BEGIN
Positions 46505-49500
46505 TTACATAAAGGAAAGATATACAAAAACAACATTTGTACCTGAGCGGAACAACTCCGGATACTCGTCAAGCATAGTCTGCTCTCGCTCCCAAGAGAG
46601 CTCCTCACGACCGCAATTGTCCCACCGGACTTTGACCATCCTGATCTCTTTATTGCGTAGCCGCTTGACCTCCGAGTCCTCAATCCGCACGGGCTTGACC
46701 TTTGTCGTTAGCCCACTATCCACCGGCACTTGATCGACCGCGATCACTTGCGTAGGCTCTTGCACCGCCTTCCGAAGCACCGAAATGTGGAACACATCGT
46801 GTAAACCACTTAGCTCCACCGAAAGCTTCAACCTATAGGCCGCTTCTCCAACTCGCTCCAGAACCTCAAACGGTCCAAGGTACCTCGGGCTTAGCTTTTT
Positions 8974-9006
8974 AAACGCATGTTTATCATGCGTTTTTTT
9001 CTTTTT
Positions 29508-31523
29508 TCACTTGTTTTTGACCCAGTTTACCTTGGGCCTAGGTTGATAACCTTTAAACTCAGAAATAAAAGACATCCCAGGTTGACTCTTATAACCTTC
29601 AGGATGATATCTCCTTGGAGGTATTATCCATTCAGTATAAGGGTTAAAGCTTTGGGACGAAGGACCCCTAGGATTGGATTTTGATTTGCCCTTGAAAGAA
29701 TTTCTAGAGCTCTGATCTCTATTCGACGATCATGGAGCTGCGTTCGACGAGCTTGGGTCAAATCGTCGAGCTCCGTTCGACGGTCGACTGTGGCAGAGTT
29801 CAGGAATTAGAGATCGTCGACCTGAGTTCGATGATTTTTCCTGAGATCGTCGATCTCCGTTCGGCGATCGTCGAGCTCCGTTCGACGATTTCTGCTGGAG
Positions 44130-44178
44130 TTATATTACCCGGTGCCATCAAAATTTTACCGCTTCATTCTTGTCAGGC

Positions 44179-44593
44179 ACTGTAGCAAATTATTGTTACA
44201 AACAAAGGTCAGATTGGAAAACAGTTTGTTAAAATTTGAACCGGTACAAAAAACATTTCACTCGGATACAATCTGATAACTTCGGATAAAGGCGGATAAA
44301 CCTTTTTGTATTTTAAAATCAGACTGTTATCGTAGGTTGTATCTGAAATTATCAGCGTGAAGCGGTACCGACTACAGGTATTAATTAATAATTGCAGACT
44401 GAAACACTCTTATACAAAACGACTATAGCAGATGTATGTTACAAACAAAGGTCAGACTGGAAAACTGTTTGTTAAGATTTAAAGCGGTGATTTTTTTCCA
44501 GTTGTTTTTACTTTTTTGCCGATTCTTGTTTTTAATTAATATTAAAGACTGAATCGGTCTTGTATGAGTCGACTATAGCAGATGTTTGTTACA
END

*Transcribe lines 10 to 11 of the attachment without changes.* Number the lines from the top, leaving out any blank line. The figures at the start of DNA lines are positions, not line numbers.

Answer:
29508 TCACTTGTTTTTGACCCAGTTTACCTTGGGCCTAGGTTGATAACCTTTAAACTCAGAAATAAAAGACATCCCAGGTTGACTCTTATAACCTTC
29601 AGGATGATATCTCCTTGGAGGTATTATCCATTCAGTATAAGGGTTAAAGCTTTGGGACGAAGGACCCCTAGGATTGGATTTTGATTTGCCCTTGAAAGAA